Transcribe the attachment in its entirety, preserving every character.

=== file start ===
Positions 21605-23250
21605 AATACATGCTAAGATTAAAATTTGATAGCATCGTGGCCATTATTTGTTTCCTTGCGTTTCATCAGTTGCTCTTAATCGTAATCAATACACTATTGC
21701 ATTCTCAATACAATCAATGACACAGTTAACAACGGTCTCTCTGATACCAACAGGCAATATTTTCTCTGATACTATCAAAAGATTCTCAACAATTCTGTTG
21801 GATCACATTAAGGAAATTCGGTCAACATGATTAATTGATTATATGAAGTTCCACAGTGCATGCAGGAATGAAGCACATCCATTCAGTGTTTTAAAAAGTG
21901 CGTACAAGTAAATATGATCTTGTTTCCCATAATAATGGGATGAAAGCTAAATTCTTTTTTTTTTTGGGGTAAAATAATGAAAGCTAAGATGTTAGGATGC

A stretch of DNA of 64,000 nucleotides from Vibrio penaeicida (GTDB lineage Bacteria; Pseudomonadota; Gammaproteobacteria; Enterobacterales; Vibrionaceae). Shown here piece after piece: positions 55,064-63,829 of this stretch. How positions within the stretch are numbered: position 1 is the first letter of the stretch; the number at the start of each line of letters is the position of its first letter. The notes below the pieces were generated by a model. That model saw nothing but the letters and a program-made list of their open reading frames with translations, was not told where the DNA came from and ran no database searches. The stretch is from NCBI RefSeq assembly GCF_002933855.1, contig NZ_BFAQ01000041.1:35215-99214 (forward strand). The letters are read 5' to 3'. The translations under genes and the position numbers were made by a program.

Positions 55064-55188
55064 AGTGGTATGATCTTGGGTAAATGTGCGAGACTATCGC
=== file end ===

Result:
Positions 21605-23250
21605 AATACATGCTAAGATTAAAATTTGATAGCATCGTGGCCATTATTTGTTTCCTTGCGTTTCATCAGTTGCTCTTAATCGTAATCAATACACTATTGC
21701 ATTCTCAATACAATCAATGACACAGTTAACAACGGTCTCTCTGATACCAACAGGCAATATTTTCTCTGATACTATCAAAAGATTCTCAACAATTCTGTTG
21801 GATCACATTAAGGAAATTCGGTCAACATGATTAATTGATTATATGAAGTTCCACAGTGCATGCAGGAATGAAGCACATCCATTCAGTGTTTTAAAAAGTG
21901 CGTACAAGTAAATATGATCTTGTTTCCCATAATAATGGGATGAAAGCTAAATTCTTTTTTTTTTTGGGGTAAAATAATGAAAGCTAAGATGTTAGGATGC

A stretch of DNA of 64,000 nucleotides from Vibrio penaeicida (GTDB lineage Bacteria; Pseudomonadota; Gammaproteobacteria; Enterobacterales; Vibrionaceae). Shown here piece after piece: positions 55,064-63,829 of this stretch. How positions within the stretch are numbered: position 1 is the first letter of the stretch; the number at the start of each line of letters is the position of its first letter. The notes below the pieces were generated by a model. That model saw nothing but the letters and a program-made list of their open reading frames with translations, was not told where the DNA came from and ran no database searches. The stretch is from NCBI RefSeq assembly GCF_002933855.1, contig NZ_BFAQ01000041.1:35215-99214 (forward strand). The letters are read 5' to 3'. The translations under genes and the position numbers were made by a program.

Positions 55064-55188
55064 AGTGGTATGATCTTGGGTAAATGTGCGAGACTATCGC